Just a warning. This post is going completely off topic. I can't help myself. I was reading Lily's Caring Bridge page tonight and her mom posted a link to a video that explains the experimental chemotherapy that she is receiving. Lily has refractory neuroblastoma. I feel a strong connection to parents of children with NB because that is what they originally thought Lindsay had. Many a night I've thought, "what if".
Lily has been receiving a medication called Nifurtimox. Because this drug was originally used in Chagas disease, I was very intrigued when I read about its use in NB. So I had done a little reading in the past and find its story fascinating. When I clicked on the link on the Caring Bridge page, I didn't realize it was for essentially a scientific presentation. The conference where the scientist is speaking is, I believe, for families of neuroblastoma, but the link is equivalent to what mine be seen at any scientific conference (with a little biochem and molecular biology omitted). It's fascinating and inspiring.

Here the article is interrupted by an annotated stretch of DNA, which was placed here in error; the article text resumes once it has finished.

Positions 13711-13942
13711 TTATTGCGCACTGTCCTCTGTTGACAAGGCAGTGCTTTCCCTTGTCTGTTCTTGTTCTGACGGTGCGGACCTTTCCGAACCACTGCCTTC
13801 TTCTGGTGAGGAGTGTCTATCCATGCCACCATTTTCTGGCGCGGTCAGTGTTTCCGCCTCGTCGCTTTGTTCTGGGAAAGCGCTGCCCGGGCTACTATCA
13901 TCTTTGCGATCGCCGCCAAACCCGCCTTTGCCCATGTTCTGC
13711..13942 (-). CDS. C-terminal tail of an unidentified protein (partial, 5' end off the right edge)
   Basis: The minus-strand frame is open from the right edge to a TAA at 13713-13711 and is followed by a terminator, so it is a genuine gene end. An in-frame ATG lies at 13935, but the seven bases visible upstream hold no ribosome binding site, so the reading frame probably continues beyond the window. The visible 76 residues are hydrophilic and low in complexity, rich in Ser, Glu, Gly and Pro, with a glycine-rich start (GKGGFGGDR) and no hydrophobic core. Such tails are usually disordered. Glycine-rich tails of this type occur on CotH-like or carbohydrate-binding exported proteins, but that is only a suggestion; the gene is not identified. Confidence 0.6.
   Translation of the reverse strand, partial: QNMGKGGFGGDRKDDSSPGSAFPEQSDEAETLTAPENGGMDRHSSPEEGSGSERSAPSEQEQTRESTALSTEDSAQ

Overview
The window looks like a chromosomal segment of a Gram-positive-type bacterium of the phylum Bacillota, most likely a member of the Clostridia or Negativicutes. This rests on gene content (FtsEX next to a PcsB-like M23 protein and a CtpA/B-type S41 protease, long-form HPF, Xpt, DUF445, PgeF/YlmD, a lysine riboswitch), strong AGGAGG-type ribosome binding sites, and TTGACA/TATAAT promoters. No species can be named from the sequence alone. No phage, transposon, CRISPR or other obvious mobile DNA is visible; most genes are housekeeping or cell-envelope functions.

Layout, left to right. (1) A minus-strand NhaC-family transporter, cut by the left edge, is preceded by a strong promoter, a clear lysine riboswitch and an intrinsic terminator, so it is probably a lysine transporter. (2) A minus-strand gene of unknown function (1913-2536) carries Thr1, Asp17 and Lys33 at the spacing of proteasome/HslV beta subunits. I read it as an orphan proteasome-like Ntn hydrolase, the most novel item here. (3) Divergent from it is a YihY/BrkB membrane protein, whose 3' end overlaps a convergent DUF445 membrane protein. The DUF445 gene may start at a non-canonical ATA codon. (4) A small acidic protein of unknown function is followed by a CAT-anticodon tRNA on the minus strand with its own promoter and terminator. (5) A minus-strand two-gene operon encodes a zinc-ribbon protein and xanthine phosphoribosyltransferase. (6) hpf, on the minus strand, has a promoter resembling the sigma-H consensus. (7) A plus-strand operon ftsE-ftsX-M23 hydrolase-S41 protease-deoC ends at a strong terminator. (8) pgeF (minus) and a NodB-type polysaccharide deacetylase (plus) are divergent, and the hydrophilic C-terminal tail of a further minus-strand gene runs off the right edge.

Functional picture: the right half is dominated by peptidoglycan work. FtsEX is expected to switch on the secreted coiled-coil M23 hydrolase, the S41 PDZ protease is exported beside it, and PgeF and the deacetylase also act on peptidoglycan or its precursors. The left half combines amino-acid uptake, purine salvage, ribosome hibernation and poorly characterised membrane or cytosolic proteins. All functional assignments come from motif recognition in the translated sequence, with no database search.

So what is a drug primarily used to treat Chagas disease (a parasite) doing in neuroblatoma patients? Well, you'll have to watch the video. Utterly amazing. And why am I posting it here? Because I know some of you happen to be working in basic science, and some of you happen to work in medicine. And I think it's so important to remember that when these two fields merge, amazing things can happen. AND, because most of you probably think very little about science or medicine during your daily routine, it's nice to remind you of the value of research and why St. Baldrick's (and other organizations that fund research) are so crucial to saving our children's lives.
And, speaking of St. Baldrick's, it's time for a brag! I am so excited to see that, Glenn, one of my followers, is going to be shaving with Matt at the Sept 11 event in Winston-Salem. How exciting?! We are up to 3 on the team, and I'm hoping my dad will be joining shortly. It isn't too late to join Team Lindsay or to donate!